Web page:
GP: 4 Outdoor Play Ideas for Kids



Many kids would rather do their homework than play outdoors. We have raised a generation of house cats.


So how can we get them interested in the outdoor world?


For their health, it’s important that kids have a sense of autonomy outside the four walls of their bedroom.


Here are some ideas for getting them excited about outside play:


National Trust Membership


For a bargain annual membership price, you have access to all sorts of historically rich buildings, their extensive grounds, mills, coasts, forests, moorlands, archaeological remains, and nature reserves. Most National Trust properties tend to have fun play parks on-site, so you can settle down for afternoon tea, while the kids work off some steam.


There are plenty of play areas for the children. But importantly make sure have all the playground safety measures are in place, especially if your child has a natural instinct to climb and explore.


Create a Treasure Hunt


Obviously, before you start your treasure hunt, you should know your audience and prepare accordingly. The clues will have to be age appropriate – it’s no fun if they get stuck! Create a funky treasure box and fill it with chocolate gold coins, or some other prize that’s suitable.


For older kids, make the experience challenging by incorporating riddles and clues written in a code that needs to be deciphered; for example Nordic runes, for a Viking themed treasure hunt. Work backwards from the treasure chest, creating clues as you go. Try to present the first clue in a dramatic, surprising, and creative way.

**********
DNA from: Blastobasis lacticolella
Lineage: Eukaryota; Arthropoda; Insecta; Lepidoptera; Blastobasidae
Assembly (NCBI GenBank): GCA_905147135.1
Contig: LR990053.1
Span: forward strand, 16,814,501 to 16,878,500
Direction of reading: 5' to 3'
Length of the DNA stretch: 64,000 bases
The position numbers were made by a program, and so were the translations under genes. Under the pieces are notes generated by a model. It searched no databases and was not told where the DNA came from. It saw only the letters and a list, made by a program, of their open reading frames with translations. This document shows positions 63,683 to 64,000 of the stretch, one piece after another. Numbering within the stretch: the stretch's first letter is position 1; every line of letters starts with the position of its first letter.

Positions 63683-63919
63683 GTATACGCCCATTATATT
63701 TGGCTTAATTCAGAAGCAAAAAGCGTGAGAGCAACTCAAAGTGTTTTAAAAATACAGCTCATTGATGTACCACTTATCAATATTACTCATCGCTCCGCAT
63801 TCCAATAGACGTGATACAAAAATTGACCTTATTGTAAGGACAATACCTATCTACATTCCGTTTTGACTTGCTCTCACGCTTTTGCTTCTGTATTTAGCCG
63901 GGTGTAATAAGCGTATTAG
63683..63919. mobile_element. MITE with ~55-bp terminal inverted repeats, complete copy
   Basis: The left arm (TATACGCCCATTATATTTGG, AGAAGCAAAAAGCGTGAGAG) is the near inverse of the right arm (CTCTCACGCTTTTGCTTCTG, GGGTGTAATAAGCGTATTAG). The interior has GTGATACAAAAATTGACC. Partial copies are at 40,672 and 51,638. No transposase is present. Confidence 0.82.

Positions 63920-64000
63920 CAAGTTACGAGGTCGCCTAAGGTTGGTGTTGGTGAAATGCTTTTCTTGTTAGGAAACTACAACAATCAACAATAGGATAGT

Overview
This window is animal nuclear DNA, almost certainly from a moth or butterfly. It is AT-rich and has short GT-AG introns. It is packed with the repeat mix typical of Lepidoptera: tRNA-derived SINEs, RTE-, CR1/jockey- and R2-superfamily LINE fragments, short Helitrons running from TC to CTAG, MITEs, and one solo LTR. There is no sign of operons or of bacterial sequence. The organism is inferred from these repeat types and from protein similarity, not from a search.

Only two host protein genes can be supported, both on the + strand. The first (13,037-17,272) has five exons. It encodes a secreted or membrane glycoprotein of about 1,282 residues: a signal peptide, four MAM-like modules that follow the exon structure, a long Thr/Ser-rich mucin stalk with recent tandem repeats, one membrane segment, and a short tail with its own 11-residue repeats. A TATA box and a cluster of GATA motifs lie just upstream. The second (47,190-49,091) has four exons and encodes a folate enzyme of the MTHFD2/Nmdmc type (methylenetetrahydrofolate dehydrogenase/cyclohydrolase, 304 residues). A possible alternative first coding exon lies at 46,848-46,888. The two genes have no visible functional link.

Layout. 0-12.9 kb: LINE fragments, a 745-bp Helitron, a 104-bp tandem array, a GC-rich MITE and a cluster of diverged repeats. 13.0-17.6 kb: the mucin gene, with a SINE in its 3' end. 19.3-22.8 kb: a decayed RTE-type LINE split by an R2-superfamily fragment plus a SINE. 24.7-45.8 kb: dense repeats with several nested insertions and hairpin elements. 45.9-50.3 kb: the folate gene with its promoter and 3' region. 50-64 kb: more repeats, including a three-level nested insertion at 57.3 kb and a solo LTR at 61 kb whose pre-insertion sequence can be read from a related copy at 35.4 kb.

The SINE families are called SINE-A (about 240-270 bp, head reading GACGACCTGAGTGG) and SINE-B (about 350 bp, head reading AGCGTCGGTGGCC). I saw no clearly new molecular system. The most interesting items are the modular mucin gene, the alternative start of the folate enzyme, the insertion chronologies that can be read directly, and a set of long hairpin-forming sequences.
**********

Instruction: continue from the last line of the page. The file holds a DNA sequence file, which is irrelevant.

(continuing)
If you really want to make things interesting, you can create a story narrative, such as fairies trying to relocate their magical circle after a goblin invasion or Jane Austen looking for her lost books. Let your imagination lead you!


Conserving the Wildlife


One sure-fire way to get kids to appreciate the outdoors is to introduce them to the importance of wildlife conservation. Gardening brings its own rewards: colourful flowers and edible vegetables are just a few. But planting the kind of flowers to attract bees and butterflies can turn your garden into a wildlife haven in the summer.


Try growing foxgloves, wildflowers, lavender, thyme, mint, wild pansy, and honeysuckle – choose as many native plants as possible. Over the last few years, the bee population has fallen drastically. And if they go, so do our pollinators!


Hedgehogs have suffered similar population drops. They hibernate during the October or November months, so are careful of tree roots, sheds, and compost heaps – you could help them by creating a hedgehog house. Leave out shallow dishes of water in the spring and summer months, but not milk; it gives them a poorly tummy. Tinned dog food (not meat) or boiled eggs are also much loved by hedgehogs.


Let your garden go a little wild and hang out bird feeders. If you have any cats, make sure you put your feeders in a safe place – you might need to do a spot of tree climbing! Go as organic as possible in your garden – pesticides kill unwanted creatures, but it also creates a toxic atmosphere for other wildlife.

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